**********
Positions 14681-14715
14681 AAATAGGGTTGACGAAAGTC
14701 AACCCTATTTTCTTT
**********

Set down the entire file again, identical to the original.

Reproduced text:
Positions 14681-14715
14681 AAATAGGGTTGACGAAAGTC
14701 AACCCTATTTTCTTT